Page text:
There are 15 possible actions on the action board, and you can take them anytime you have a Coat of Arms tile in your possession.  You are limited to taking each one once – as you must place your coat of arms on the action space you use, and you can’t place more than one on any particular space.  The actions are varied: some change how you move on the Senate board, some change how you place tiles, some change how you use cards, etc.  There is a full page in the rules which outline the different actions; though the icons on the action board are honestly pretty self explanatory.  (The rules suggest not using the bottom row in your first game; but man, those are the actions that give you the best options!  Just a word of advice there…)

The game ends when the final card from the draw pile has been drawn or revealed.  Finish the current round so that all players have the same number of turns.  After that final round, calculate your score:

  • 2 points per completed row on your board
  • 2 points per completed column on your board
  • 3 points for a superstructure in the intersection of a completed row AND column
  • 1 point for a superstructure that is in a single completed row/column

The player with the most points wins. Ties broken in favor of last in player order (i.e. the Start player loses all ties).

My thoughts on the game

Helsinki is a reimagining of Copenhagen, a nice family level game from a few years ago.  That game also used polyominoes and rewarded you for arranging them efficiently.  Here, you are still trying to get your polyominoes in a pleasing pattern, but the game underlying it is a bit more complex.  You’ll be making a lot of little decisions, but they can each be a determinant of your final score – which, mind you, is a low number (mid 20s is the best we’ve seen).  So every point that you can eke out will be a meaningful component of the final score.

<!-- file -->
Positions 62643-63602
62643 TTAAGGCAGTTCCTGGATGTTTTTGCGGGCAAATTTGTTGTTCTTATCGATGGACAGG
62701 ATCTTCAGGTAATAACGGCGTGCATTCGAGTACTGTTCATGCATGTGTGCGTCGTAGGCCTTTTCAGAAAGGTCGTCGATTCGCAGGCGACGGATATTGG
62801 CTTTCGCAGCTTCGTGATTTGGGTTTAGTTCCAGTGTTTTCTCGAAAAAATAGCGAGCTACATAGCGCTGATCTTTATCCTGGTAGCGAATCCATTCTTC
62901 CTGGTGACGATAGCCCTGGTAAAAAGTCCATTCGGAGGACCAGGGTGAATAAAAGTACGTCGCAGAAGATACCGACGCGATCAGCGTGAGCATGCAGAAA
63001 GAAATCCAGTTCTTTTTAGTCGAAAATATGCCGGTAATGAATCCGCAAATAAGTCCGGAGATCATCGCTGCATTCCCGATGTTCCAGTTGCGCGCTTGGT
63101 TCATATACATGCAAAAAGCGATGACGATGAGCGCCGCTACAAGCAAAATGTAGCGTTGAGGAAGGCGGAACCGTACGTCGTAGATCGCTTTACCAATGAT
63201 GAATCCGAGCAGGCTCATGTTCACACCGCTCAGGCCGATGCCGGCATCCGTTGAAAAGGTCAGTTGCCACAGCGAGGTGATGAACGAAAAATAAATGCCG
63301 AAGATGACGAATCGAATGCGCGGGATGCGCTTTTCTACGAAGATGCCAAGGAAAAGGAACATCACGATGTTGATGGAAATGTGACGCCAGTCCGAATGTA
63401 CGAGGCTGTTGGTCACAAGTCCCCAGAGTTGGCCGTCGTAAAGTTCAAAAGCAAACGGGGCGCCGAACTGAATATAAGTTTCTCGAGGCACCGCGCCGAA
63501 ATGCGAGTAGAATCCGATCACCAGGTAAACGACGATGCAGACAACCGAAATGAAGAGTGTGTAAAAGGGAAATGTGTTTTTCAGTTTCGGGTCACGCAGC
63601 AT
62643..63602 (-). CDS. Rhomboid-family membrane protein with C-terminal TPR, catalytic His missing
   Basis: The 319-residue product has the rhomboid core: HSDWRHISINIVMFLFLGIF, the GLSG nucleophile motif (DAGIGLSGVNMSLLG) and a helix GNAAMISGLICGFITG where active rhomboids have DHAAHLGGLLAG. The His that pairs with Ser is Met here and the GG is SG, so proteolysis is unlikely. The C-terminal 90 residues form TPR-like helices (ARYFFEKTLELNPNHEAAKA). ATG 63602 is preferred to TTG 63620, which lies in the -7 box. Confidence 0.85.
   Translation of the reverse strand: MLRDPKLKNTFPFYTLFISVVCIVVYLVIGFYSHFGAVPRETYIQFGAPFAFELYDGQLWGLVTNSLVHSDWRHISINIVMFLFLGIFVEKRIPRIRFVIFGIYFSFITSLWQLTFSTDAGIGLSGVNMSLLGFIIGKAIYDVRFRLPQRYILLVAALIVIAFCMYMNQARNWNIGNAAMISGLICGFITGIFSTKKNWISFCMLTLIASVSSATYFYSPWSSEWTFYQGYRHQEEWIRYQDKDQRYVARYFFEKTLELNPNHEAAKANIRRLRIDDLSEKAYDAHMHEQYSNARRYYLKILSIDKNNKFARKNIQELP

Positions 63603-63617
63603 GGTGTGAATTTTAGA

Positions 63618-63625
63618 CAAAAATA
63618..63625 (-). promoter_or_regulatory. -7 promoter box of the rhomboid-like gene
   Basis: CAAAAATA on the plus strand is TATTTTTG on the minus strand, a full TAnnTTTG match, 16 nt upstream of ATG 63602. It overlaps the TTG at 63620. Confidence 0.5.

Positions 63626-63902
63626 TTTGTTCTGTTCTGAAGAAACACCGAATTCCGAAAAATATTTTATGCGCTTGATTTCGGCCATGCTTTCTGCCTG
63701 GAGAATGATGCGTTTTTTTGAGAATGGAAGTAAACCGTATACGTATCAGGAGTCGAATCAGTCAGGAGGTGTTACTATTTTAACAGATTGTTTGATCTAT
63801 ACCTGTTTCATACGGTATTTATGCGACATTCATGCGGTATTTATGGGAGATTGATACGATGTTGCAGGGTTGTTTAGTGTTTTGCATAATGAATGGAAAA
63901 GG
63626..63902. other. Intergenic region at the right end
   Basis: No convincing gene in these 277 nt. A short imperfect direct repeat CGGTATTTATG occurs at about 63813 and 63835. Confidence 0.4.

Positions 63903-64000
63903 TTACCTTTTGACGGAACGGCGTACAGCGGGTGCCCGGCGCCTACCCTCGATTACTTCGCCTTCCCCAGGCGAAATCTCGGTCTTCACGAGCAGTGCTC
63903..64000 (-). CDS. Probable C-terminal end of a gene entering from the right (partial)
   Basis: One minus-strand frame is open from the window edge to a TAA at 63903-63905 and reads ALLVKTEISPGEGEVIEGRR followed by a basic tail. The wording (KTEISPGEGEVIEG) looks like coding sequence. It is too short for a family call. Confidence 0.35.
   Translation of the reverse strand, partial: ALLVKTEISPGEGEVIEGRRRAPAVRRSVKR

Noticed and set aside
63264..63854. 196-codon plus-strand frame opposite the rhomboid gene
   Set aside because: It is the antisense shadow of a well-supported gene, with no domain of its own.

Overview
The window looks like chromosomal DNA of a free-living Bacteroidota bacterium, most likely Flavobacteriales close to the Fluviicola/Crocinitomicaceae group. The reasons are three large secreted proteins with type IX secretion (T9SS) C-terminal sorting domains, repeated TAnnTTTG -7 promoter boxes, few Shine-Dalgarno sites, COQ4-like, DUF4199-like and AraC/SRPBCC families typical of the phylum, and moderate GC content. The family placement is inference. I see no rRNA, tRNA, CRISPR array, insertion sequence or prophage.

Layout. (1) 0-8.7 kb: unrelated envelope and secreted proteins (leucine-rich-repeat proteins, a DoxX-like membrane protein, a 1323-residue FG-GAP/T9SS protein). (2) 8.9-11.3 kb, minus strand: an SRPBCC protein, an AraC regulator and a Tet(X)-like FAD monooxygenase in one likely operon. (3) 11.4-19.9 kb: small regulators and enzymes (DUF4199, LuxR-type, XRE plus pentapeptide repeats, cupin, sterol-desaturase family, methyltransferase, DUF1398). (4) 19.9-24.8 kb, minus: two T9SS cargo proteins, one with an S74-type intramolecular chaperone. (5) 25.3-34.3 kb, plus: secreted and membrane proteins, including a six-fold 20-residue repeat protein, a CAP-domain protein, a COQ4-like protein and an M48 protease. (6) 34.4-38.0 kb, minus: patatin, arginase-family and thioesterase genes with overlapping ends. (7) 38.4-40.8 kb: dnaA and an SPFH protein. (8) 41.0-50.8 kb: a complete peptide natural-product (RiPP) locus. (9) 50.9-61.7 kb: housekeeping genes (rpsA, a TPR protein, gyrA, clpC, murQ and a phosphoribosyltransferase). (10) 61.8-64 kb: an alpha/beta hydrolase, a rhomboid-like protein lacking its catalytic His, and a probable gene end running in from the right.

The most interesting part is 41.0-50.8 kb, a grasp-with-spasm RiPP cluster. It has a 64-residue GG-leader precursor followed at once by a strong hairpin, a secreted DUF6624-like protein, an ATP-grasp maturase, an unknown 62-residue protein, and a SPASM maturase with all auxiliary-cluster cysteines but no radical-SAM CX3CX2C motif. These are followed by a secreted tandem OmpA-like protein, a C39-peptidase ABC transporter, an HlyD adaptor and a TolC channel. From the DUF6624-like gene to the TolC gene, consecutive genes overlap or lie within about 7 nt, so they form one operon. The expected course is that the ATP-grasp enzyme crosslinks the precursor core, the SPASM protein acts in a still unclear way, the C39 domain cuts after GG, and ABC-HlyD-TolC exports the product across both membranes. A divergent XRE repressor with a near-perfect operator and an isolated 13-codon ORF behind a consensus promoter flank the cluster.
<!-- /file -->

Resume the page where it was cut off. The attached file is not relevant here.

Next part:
Now, you have to worry about having the right cards in your hand as well as  being able to place the piece you want WHEN you want to place it (because of the rule that the piece must be pushed in from the side that your meeple is currently on!).  And, if that wasn’t enough, if you have a coat-of-arms handy, you have all the extra actions available to you which can definitely change how you would best take your turn.

There are a few levels of planning here.  You can always see what cards are available, but in a 4p game, as many as six cards can be drawn between your turns, so you often can’t do too much planning in that regard until your turn comes around.  But… you can still try to put yourself in a position to be able to draft cards you want, just hoping that someone doesn’t take them from you.

Be sure to keep an eye on the supply of tiles; there are 3 each of the 2/3/4 square tiles and only 1 each of the 5 square tiles.  While you would like to wait for the optimal tile to come along; you could be out of luck if someone beats you to your tile and builds the final one before you can get there.  Watching what cards your opponents are drawing can help you figure out what they might be wanting to build.

Getting enough cards for the smaller tiles is pretty easy; usually it’s just a matter of picking up the card that has the actual piece you want to build.  Getting to the 5-square tile is another matter though as you do have to work a bit to get 5 of your maximum 7 cards in the same color!

Another thing to consider is the bonus from placing a tile that ends up touching another tile of the same color – getting a bonus card is a nice bonus, as that’s essentially a free half-a-turn.  Getting a few of these bonuses over the course of the game that can give you a nice advantage over your opponents.